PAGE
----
Second: assuming –as we have– that life as a complex system has the tendency to reproduce and evolve (diversify), an epidemiological approach describing epidemic states would ‘equate to one’ if mankind would be the only intelligent civilization to emerge in the cosmos (the one-observation case). This is mathematically not different from Drake’s equation which factors in different parameters that allegedly modulate the detectability of intelligent life throughout the universe. Under either framework, whichever are the ultimate factors fostering intelligent life around a given star, we can assume they will not remain static in time just as conditions of stellar systems are neither static. The scenario in which Earth is, has been, or will be, the only inhabited planet in the history of the universe assumes that the myriad of factors that must converge to nurture intelligent life vary in such a precise way that they cancel each other’s variation out to maintain the result of the equation exactly ‘equal to one’ along the history of time.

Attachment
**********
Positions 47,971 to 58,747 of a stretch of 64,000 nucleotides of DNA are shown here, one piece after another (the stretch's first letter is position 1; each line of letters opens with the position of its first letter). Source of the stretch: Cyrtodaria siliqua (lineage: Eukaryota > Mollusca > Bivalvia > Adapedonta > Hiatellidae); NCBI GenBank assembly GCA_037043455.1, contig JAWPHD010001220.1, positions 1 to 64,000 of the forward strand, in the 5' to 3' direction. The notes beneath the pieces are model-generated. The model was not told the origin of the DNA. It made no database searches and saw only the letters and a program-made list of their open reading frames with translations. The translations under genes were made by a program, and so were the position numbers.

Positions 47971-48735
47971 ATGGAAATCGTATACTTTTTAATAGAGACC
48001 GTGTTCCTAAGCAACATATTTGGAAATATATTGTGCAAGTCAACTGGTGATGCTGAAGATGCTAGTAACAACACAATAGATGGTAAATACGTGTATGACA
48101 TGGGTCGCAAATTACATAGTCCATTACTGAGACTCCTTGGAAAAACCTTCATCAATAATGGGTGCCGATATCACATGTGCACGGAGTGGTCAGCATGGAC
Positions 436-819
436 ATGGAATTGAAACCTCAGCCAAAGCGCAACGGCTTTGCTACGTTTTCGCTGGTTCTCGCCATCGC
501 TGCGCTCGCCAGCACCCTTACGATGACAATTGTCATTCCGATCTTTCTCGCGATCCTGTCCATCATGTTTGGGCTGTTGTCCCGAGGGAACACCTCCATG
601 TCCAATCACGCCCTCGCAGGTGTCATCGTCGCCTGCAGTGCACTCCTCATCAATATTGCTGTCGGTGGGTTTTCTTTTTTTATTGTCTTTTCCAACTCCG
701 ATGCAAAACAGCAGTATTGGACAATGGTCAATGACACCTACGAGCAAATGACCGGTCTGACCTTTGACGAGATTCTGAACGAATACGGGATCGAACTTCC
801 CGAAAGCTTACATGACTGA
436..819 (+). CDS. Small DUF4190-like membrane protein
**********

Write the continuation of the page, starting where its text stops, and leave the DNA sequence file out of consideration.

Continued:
In order to gain some perspective on the unlikeliness of the one-observation case, let us think for a second how there are 7.7 billion people in the world, each with approximately 11 billion neurons; this adds to 8.5×10^19 human neurons in the planet. Since there are around 1×10^24 stars in the universe and it is likely that each one of them has at least one planet in its orbit, expecting that the sum of all potential instances of intelligent life emergence ‘equals to one’ across eons would possibly be one hundred thousand times more difficult than expecting all human beings in the planet to hold exactly the same thought throughout their entire lives. It is orders of magnitude likelier to expect numerous civilizations across the universe rather than just the one-observation scenario. Many scientists and research papers applying different approaches arrive at this very conclusion.